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Re-Invention: How Fashion’s Megabrands Will Adapt to Post-Pandemic Customer Behaviour

A grand Paris store reopens. But when customers return, what will they expect?
The BoF Show

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Can historic brands adapt to shifting customer values?

Imran returns to Paris to find the luxury industry reinventing the way it connects with customers in a landscape forever altered by the pandemic. He visits La Samaritaine, the iconic French department store on the banks of the river Seine was acquired by LVMH and restored to its former Art Nouveau/ Art Deco glory following a $1 billion renovation.

Parisians are keen to visit this historic store again after it was closed for 16 years. But luxury tourists — including the all-important Chinese big spenders — are nowhere to be found. Eleonore de Boysson, President for EMEA at luxury travel retail group DFS (also part of LVMH) insists that the tourists will come back — eventually.

“It will be a couple of years before the tourists come back... It will be a little bit more difficult, but it doesn’t really matter because we are thinking in the long-term...I really believe that if we do something which is huge for the Parisians, if they really like this store and come back often, I believe that’s where tourists want to go.”

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Bruno Pavlosky, president of Fashion at Chanel, is also banking on business-as-usual / bricks and mortar. He tells Imran that while the brand is finding new ways to connect with global customers unable to travel, he is resolute in the decision not to sell fashion online. For Pavlosky, it’s not about rejecting digital innovation — it’s about choosing where and how to embrace it in keeping with the codes of an exceptional brand;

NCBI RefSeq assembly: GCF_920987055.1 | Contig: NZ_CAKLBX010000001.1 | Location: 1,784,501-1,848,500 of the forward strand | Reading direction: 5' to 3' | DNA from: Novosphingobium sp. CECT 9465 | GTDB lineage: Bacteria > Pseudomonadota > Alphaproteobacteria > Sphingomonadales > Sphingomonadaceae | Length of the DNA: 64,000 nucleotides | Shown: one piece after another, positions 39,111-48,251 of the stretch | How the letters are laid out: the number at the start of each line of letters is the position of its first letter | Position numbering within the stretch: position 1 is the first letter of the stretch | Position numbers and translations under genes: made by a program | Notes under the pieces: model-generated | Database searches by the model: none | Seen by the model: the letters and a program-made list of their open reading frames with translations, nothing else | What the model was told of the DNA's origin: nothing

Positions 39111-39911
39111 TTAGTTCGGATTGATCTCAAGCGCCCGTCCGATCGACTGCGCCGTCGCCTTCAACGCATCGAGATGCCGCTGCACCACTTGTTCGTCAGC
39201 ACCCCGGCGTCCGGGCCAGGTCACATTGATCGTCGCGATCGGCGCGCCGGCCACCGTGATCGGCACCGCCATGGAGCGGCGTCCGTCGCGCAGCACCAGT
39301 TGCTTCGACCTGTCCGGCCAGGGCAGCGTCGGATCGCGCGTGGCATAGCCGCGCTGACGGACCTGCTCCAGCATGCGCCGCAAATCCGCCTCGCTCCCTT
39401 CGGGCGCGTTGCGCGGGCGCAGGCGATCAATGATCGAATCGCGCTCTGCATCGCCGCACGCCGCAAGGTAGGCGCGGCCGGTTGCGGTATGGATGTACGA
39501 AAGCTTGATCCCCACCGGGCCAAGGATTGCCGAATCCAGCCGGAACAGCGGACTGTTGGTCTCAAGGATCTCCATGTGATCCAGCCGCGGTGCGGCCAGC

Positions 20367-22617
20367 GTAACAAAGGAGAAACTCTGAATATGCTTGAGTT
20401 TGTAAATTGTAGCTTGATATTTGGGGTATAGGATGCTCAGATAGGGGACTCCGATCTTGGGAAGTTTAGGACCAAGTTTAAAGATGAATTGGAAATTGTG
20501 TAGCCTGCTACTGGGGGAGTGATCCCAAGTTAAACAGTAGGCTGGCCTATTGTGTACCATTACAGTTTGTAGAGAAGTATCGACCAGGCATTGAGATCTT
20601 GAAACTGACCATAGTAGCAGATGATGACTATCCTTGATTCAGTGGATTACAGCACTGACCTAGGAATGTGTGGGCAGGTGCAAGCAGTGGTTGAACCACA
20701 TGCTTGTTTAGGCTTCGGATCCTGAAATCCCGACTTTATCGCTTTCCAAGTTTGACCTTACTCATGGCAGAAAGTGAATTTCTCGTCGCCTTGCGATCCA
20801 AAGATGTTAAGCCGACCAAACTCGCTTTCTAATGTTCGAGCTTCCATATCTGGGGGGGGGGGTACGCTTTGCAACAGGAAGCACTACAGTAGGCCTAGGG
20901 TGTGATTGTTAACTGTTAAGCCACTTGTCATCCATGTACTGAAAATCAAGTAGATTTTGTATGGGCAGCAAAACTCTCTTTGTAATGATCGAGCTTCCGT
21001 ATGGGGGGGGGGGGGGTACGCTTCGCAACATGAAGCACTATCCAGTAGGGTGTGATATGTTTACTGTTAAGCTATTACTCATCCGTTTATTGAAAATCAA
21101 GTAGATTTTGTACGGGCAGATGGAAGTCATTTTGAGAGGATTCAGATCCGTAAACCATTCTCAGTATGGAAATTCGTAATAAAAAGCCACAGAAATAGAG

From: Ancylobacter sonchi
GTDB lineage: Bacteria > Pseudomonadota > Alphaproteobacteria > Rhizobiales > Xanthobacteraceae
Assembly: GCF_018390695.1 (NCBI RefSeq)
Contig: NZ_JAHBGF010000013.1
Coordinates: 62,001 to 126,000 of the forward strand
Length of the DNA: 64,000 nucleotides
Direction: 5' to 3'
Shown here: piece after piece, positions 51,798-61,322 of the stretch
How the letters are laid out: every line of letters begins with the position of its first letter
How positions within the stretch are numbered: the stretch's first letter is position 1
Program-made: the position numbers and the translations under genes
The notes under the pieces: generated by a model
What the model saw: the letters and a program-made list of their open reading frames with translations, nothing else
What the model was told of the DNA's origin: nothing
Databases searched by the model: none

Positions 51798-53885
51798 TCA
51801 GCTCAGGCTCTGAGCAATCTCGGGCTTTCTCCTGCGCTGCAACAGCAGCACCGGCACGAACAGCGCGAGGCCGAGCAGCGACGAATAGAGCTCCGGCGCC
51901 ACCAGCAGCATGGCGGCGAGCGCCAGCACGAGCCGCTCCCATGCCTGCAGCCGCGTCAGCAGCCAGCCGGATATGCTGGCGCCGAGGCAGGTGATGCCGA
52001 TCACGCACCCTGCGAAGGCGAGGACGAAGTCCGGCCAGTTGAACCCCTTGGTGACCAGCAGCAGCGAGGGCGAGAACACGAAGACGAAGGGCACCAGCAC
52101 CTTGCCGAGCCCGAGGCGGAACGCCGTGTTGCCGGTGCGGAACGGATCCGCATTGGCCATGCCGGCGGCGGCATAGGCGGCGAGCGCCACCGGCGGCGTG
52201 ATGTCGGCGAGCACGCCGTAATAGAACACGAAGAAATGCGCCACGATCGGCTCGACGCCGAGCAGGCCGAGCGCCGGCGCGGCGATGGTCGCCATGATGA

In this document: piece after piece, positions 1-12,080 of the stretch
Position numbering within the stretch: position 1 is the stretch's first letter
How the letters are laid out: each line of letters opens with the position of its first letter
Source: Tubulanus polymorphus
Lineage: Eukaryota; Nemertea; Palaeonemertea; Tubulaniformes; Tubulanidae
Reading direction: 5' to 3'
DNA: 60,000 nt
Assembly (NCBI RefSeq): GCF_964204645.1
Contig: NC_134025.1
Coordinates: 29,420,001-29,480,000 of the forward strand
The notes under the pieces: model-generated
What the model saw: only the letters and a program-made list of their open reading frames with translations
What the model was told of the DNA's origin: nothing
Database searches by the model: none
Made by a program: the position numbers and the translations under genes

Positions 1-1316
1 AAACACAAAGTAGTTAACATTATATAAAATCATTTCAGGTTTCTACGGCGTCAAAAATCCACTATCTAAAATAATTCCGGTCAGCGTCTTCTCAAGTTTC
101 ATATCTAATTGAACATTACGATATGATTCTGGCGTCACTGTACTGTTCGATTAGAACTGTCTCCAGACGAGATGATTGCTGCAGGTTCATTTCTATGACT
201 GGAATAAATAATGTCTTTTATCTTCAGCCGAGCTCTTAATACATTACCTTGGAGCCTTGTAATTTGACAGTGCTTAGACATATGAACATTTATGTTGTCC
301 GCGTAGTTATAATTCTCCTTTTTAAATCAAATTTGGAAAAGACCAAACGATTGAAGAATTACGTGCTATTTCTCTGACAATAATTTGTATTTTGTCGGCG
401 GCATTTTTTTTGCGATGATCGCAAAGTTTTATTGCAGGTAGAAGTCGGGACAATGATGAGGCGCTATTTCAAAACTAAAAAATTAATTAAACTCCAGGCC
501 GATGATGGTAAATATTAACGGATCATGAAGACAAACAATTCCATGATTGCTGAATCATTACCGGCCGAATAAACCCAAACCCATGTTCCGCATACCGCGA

“We know our customer and when she needs something special, we can organise that. But not on... e-commerce. It’s a relationship... You know, perhaps if it was not working, we will ask the question ourselves. But it is working.”

Imran connects to Beijing and Angelica Cheung, the former editor-in-chief of Vogue China, who changed jobs mid-pandemic to become a Venture Partner at Sequoia Capital China. She offers a different perspective; that when Chinese tourists eventually return to Paris, it will be in search of something different from that which is now readily available at home;

“Chinese consumers have come around to accepting the price in China. They are comfortable with spending in China according to the prices here. That psychological barrier is already overcome… So when they start to travel...they’ll expect to see different products… Why would they go to the same brand — shopping in Paris, in Milan, in London — when they actually have everything here?”

For chief executive of luxury group Kering, François-Henri Pinault, the key challenge looking ahead is how to engage the under-40s generation of purpose-driven customers;

“The share of the young generations in the total business is increasing. So there is a very strong and structural rebalancing between people from 40 years old and above and people from 40 years and below. I do really believe they expect very different things than the previous generations in terms of commitment, in terms of sense of purpose. It’s not just about beautiful products that are relevant in the moment. It’s much more than that.”

The pandemic may not be over, but it has clearly underscored to luxury executives that fashion relies on more than product or shows; what counts most is human connection.

The BoF Show with Imran Amed”, an immersive video series streaming on Bloomberg Quicktake airs on Thursdays at 9pm New York time and is available for on-demand viewing. Watch the trailer, explore the first six episodes here and stay tuned for the biweekly episode launches.

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